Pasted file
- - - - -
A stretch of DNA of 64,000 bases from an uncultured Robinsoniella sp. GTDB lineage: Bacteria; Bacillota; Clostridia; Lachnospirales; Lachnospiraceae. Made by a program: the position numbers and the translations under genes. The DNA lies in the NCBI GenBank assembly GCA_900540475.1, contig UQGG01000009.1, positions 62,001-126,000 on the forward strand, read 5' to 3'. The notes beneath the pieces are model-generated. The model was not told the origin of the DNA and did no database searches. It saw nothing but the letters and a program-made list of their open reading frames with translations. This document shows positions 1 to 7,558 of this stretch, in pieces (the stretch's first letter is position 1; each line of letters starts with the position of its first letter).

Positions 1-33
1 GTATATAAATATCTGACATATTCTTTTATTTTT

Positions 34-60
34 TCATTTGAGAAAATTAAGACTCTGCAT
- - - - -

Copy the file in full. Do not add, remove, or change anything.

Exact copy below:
A stretch of DNA of 64,000 bases from an uncultured Robinsoniella sp. GTDB lineage: Bacteria; Bacillota; Clostridia; Lachnospirales; Lachnospiraceae. Made by a program: the position numbers and the translations under genes. The DNA lies in the NCBI GenBank assembly GCA_900540475.1, contig UQGG01000009.1, positions 62,001-126,000 on the forward strand, read 5' to 3'. The notes beneath the pieces are model-generated. The model was not told the origin of the DNA and did no database searches. It saw nothing but the letters and a program-made list of their open reading frames with translations. This document shows positions 1 to 7,558 of this stretch, in pieces (the stretch's first letter is position 1; each line of letters starts with the position of its first letter).

Positions 1-33
1 GTATATAAATATCTGACATATTCTTTTATTTTT

Positions 34-60
34 TCATTTGAGAAAATTAAGACTCTGCAT